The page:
Gay Marriage Arguments: Blistering Bench Slap or Thrasymachus Redux?

I saw a friend share an article online about Judge Richard Posner blasting away at lawyers charged with defending state statutes regulating marriage in its traditional form.  His posture is not new.  We have seen court after court treat the defenders of traditional marriage as though they had no argument to make outside of prejudice or superstition.  

As I read this last piece, I recalled an exchange from Plato’s Republic in which Thrasymachus challenges Socrates to defeat his highly empirical argument on justice:  “Justice is the interest (or advantage) of the stronger.”  It’s a pretty good argument, really, though Socrates gets the better of the sophist.  At the beginning of the exchange, Thrasymachus tries to prohibit the use of certain arguments by Socrates.  Socrates replies that his brash interlocutor has done something like trying to prevent him from arguing that six times two or three times four is twelve.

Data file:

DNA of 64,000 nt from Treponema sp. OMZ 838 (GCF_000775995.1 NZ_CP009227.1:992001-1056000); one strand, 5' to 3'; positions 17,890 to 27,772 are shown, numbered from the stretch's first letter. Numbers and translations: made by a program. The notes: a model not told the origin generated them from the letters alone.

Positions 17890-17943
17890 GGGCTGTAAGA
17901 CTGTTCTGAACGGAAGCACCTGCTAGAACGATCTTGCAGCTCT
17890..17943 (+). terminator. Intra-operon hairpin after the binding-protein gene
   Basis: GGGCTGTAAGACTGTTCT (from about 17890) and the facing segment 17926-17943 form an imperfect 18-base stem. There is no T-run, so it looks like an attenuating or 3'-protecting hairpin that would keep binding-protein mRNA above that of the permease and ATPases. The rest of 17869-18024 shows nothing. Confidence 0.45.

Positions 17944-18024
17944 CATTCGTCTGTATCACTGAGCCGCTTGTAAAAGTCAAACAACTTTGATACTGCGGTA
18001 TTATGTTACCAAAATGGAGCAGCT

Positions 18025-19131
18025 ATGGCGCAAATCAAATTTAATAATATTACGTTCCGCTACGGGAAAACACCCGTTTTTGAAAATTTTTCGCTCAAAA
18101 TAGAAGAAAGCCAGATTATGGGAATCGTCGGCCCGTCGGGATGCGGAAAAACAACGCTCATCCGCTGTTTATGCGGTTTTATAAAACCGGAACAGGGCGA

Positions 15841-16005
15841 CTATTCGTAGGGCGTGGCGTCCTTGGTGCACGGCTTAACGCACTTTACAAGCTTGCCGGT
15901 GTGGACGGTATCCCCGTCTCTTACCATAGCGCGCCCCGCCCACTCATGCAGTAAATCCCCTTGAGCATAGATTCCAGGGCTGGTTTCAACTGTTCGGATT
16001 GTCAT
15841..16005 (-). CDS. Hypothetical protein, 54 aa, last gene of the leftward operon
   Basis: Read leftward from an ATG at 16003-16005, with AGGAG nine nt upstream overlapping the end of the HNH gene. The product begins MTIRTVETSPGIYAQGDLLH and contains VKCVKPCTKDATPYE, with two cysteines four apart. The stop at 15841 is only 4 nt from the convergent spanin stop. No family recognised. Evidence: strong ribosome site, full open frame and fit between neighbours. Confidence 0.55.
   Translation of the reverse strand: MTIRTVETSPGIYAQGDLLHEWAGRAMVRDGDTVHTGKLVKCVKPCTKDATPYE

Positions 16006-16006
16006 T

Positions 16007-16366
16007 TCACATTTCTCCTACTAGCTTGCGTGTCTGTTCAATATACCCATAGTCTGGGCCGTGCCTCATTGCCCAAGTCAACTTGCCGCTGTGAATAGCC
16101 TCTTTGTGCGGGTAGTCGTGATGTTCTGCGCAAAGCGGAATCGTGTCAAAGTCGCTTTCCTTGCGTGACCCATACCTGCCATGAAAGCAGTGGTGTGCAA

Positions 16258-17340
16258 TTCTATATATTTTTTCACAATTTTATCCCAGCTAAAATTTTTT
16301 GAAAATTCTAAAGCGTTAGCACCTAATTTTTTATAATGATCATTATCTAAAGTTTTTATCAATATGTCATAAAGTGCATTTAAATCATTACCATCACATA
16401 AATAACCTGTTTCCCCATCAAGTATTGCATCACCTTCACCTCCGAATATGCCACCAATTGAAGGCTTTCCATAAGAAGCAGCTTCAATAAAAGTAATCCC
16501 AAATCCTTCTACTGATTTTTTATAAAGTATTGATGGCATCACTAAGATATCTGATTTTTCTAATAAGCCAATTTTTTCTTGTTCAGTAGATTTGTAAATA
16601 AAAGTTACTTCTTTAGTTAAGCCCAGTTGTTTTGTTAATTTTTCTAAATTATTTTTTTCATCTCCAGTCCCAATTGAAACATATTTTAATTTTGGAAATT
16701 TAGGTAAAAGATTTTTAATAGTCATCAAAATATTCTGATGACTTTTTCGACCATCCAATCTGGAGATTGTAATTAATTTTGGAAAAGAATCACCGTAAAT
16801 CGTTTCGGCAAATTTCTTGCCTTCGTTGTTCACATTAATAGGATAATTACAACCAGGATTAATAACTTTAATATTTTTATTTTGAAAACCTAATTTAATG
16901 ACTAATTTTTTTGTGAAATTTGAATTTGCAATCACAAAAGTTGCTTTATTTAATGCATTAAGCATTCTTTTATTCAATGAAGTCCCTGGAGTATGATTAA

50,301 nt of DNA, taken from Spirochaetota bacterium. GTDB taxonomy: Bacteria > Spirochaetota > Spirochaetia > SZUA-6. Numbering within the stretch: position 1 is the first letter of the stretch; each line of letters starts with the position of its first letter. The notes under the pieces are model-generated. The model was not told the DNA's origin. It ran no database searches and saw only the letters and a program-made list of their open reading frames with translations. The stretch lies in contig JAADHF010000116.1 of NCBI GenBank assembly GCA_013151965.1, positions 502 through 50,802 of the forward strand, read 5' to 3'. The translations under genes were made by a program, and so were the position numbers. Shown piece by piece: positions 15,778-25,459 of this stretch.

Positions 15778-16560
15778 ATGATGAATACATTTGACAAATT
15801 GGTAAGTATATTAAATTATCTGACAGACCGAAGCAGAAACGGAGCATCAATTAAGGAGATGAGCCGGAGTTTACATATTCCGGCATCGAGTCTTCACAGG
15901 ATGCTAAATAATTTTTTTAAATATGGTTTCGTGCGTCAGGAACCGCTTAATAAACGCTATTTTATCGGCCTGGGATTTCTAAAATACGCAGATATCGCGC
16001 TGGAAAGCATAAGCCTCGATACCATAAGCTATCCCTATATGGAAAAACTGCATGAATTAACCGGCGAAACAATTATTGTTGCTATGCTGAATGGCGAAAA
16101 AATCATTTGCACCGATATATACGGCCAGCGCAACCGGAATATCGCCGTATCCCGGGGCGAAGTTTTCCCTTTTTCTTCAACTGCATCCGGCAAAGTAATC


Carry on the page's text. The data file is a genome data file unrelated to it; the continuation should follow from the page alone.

When I look at the public debates over gay marriage, I see something like that dynamic.  The proponents of gay marriage say to the defenders of traditional marriage, “You may not argue from the physical complementarity of the sexes.  Okay, proceed.”  It seems silly to say that you can’t argue from the physical complementarity of the sexes or that such an argument is an obvious non-starter.  Why is it a non-starter?  It seems like a reasonably good argument to me.  You may not be convinced, but it is not a big nothing.  To treat that as some kind of non-argument is to rule out three times four and two times six by way of arriving at twelve.

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